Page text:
DI James Kirk on the Just Have a Little Patience campaign
My name is James Kirk and I’m a Detective Inspector in Lincolnshire Police’s Serious Collision Investigation Unit.
At the scene of a road traffic collision, we have a forensic collision investigator that attends, we have a forensic vehicle investigator that attends, and we have other specialist resources.
We need to move away from the term ‘accident’. Road traffic collisions are mainly preventable, and an accident does imply that there is nobody to blame.
There are lots of different reasons why collisions occur. Sometimes it is down to excessive speed, sometimes it is down to erratic driving, people in a rush. There are lots of different factors that feed into why collisions occur.
In the last 12 months in Lincolnshire 45 people have lost their lives and 450 people have been seriously injured. So that’s not far off 500 families that have been affected by either road death or serious injury on our roads.
In Lincolnshire many of our collisions are as a result of erratic driving, unnecessary overtakes or people generally being distracted or in a hurry. We all lead busy lives and allowing enough time to get from A to B is really important.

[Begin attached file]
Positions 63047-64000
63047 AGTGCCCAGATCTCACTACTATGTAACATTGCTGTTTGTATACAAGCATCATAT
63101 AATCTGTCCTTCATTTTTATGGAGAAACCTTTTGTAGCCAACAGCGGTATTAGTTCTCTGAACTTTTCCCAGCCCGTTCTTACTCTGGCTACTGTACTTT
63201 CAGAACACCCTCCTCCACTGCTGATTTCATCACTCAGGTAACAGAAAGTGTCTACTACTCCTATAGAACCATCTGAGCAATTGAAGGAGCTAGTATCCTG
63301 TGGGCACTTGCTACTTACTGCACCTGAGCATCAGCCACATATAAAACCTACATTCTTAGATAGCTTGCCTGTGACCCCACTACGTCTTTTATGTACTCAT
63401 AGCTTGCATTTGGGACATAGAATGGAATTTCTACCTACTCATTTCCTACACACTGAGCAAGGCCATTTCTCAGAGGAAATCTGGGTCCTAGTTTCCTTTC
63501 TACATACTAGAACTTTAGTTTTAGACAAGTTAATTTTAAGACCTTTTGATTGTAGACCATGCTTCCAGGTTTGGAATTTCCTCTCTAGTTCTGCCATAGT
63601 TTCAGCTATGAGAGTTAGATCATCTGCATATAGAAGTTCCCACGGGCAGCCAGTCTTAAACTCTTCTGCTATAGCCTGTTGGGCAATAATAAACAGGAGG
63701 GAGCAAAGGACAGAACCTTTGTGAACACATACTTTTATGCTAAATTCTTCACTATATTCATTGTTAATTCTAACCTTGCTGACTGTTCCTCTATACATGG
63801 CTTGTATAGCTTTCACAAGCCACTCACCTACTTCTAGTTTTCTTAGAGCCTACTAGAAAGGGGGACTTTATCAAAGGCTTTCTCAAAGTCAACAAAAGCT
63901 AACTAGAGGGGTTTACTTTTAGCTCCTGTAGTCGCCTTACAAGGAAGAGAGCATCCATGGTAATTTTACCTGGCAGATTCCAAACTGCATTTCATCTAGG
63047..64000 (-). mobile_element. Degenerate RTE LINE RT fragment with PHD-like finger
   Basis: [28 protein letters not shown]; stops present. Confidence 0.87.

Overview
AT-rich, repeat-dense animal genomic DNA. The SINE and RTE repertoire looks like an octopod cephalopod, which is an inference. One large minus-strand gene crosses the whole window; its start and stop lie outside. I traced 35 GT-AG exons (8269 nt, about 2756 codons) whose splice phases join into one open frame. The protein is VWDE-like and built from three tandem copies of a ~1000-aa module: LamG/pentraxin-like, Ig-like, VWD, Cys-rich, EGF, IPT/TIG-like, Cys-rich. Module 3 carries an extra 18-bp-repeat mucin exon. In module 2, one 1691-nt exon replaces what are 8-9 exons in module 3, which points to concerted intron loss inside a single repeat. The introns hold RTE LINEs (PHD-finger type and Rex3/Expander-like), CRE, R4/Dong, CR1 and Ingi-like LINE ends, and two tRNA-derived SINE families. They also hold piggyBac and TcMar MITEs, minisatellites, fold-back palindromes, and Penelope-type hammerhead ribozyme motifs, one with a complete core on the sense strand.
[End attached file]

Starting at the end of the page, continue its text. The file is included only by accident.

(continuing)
How many times have you been overtaken by somebody before a bend, on the brow of a hill only to arrive at the next roundabout and they’ve gained one or two car lengths? The fact of the matter is it just isn’t worth taking those risks.
One particular collision that does stick in my head; I responded to an incident on of the major roads that runs through Lincolnshire which involved two heavy goods vehicles and a car. Sadly, the occupants of that car contained a family, all of which died as a result of the collision. Behind the uniform we’re all humans, we’ve all got brothers, sisters, mums, dads, partners, children and you will always relate seeing those victims to a member of your own family or somebody that you’re close to. And even to this day, some years later, that collision still sticks in my head.
Every police officer’s worst nightmare is knocking on that door and telling that family that a loved one is not coming home. And it doesn’t matter what role you do within the police it’s likely that you will have had to have done that at some point during your career.
Serving in Roads Policing and Collision Investigation I have done that task on many occasions over the years, and it never ever gets any easier. It is sometimes harder to do that than it is to actually be at the collision scene, and deal with the trauma and devastation that is left behind. Those few words that you say to that person; that mother, that father, that partner, that son, that daughter, whoever it may be. Those few words that you say, you know that you will be changing their life forever and it never does get easier.
One message I would like to deliver to the road users of Lincolnshire is: Just have a little patience.